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15 Household Cleaning Tips for People With Fibromyalgia

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I used to like to clean. I loved an organized house and had a marathon cleaning routine every Friday. Cleaning helped keep my anxiety at bay and was also how I got my frustrations out. The standing joke used to be if you came into my home and it was spotless and there were baked goods, I was in a “mood” (or had been).

​After my fibromyalgia diagnosis, I still get the same rush when my house is clean and organized. But things have changed. I’ve had to lower the expectations I placed on myself.

Now I need to be proud of the things I can get done on a daily basis and not dwell on the things I can’t. I had to learn to ask for help. I had to learn to be specific in what I needed and appreciate the things others did that I couldn’t.

I also had to adjust my way of thinking. Just because it isn’t done “my way,” it doesn’t make it the wrong way.

So these are my top tips for cleaning when you have fibromyalgia or another chronic condition.

1. Ask for help.

Know your limits and quit before you reach them. Don’t try to do everything. Delegate tasks to family members. Assign weekly and age-appropriate chores. Everyone in your home can do something — even toddlers can put clothes in a hamper or pick up toys.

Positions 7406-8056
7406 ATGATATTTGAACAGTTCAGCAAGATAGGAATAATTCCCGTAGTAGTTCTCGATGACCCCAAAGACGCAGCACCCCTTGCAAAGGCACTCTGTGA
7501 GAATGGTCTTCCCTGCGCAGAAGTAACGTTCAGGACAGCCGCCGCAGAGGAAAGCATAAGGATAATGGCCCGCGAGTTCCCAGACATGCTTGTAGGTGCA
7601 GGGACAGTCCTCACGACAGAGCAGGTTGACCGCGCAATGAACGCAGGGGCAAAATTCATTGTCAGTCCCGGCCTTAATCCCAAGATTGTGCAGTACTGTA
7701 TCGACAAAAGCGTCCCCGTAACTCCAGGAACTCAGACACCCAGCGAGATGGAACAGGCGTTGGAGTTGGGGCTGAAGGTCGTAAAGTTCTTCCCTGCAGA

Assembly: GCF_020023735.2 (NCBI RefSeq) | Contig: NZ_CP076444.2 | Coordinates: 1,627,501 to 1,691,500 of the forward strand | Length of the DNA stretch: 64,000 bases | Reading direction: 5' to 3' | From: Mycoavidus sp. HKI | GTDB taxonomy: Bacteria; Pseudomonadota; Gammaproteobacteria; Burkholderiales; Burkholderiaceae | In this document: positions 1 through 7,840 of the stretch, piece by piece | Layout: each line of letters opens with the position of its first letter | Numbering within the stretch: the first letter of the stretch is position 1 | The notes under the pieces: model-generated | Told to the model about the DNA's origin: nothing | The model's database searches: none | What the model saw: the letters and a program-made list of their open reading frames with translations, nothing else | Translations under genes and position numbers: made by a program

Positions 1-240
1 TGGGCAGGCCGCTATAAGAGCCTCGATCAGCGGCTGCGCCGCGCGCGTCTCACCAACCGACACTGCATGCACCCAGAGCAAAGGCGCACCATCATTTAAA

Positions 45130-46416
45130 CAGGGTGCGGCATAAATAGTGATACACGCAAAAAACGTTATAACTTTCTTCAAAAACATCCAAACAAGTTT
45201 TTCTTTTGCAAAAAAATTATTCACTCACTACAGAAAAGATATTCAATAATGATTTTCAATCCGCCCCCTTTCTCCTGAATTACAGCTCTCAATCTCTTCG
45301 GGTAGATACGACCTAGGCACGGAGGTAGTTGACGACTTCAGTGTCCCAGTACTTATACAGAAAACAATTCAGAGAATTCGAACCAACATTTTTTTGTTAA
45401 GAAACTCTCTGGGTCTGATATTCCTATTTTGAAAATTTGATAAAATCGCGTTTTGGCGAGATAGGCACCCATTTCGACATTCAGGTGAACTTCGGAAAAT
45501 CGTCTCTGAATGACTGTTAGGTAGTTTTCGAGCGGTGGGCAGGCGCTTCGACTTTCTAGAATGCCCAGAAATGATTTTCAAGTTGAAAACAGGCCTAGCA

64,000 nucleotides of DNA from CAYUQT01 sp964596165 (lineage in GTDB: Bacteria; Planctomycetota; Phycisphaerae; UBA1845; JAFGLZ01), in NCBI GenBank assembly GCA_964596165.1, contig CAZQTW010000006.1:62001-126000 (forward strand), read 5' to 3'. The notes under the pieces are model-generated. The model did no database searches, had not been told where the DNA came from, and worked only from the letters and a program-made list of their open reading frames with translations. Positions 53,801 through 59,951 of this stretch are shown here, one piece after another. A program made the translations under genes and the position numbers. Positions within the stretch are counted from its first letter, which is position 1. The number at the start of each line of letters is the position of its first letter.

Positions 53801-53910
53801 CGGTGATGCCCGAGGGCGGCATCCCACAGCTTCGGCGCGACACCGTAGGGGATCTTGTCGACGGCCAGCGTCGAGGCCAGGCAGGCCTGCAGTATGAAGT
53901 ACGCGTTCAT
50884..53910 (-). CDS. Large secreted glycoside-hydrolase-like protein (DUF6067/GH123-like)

2. Have a plan.

I keep a master weekly cleaning list, but I don’t assign specific days. A master cleaning list reminds me what needs to get done. I can cross off what’s done, and I just love crossing items off a list. Prioritize items based on need and work on those first. If those are all you can do in a week, be OK with that.

3. Set a timer.

15 minutes is a good time amount of time for me. Do what you can in that amount of time, then take a break. Re-evaluate how you’re feeling after each chore so you don’t overdo it.

4. Store supplies where you need them.